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This exhibition serves as a continuation of the artist’s 2015 solo exhibition at the Dallas Contemporary, in which Varejão looked to art history—both Native American as well as within the Western canon—for inspiration, producing a tableau that reinterprets the Eurocentric perspective of the New World.
In viewing the series together, Varejão demonstrates how Native American approaches to line, color, and shape influenced 20th century art, especially Minimalism.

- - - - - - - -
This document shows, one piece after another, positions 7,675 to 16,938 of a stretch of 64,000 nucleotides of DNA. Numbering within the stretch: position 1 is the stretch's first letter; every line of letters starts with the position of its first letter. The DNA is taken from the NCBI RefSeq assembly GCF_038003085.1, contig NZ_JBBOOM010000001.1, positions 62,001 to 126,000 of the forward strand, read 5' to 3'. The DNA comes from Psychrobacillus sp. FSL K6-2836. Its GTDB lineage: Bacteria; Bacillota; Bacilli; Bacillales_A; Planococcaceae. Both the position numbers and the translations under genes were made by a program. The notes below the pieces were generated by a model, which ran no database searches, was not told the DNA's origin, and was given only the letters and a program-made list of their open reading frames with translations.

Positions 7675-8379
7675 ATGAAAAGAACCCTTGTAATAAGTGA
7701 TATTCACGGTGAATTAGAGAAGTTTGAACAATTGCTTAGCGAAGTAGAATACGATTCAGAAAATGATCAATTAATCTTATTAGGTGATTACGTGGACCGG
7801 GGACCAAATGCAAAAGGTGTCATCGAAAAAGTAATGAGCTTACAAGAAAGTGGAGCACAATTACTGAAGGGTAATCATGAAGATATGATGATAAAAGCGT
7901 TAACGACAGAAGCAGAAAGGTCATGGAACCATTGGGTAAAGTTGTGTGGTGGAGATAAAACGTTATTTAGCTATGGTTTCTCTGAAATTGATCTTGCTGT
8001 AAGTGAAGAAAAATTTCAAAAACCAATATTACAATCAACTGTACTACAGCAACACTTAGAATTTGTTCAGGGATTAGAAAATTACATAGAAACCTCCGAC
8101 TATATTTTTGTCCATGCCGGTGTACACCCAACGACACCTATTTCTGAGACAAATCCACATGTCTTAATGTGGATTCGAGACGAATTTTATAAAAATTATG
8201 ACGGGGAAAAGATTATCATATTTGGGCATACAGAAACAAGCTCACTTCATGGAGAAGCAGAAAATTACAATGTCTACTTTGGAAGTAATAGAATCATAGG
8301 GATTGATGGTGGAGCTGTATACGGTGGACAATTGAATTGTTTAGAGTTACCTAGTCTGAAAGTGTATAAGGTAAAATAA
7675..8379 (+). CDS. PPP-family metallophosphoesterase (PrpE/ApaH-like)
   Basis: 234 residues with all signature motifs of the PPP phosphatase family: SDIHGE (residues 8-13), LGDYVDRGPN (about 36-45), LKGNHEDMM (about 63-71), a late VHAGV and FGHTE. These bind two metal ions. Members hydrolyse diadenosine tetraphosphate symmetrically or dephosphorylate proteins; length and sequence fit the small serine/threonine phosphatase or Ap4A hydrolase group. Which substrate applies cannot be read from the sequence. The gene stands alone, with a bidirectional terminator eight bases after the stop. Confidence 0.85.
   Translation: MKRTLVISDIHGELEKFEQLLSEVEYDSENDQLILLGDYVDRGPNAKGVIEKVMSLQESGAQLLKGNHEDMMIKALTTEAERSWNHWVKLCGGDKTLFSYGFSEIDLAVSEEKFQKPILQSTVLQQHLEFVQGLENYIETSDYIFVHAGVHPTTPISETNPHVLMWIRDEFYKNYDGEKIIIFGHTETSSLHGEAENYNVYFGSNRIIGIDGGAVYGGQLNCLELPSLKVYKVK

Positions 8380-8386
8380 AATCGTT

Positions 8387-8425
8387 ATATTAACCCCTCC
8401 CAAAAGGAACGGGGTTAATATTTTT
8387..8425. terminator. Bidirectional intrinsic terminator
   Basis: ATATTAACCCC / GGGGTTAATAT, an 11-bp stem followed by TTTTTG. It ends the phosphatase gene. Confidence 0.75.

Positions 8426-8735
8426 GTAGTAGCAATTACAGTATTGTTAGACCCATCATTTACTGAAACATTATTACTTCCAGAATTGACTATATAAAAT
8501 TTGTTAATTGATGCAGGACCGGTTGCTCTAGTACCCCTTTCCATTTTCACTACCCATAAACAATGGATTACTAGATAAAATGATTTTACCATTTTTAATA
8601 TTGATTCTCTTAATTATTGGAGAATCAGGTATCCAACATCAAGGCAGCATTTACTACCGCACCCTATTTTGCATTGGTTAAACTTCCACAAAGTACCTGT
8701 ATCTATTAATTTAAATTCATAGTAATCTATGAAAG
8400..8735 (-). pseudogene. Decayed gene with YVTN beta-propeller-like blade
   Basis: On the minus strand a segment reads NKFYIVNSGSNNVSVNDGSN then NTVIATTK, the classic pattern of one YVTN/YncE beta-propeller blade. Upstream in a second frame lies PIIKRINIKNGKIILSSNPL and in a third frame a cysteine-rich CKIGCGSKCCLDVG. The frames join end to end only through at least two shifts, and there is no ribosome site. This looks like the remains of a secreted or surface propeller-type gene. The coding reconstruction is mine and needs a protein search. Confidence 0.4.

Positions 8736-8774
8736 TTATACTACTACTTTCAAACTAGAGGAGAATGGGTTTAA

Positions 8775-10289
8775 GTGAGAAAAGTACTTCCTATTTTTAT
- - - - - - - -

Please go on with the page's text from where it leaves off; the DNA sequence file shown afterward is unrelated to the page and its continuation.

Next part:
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Kokonotsuboshi Girls' Academy of Commerce, a school built on the site of an old castle, nicknamed "Shirojo." One day, the timid Toomi Yuna, who had been living a quiet life at this school, suddenly met two ghosts on the roof during lunch: Enoki Sachi, who died in an accident before the war, and Nagatani Megumi, who died of illness 30 years ago.This should be a person with settled goals in life and a wide range of interests, which immediately makes him/her to be intelligent and interesting interlocutor.If you want to meet someone like this, do not hesitate a minute and join us., 29 portraits of the artist donning the face painting and body ornamentation of Native American tribes intermixed with markings derived from artworks by Minimalist and contemporary American artists, and the paintings, which reference the visual culture of the Mimbres people who inhabited the American Southwest in the 11th century.Together these bodies of work elaborate on Varejão’s longstanding interest in colonialism’s effect on the aesthetics of identity.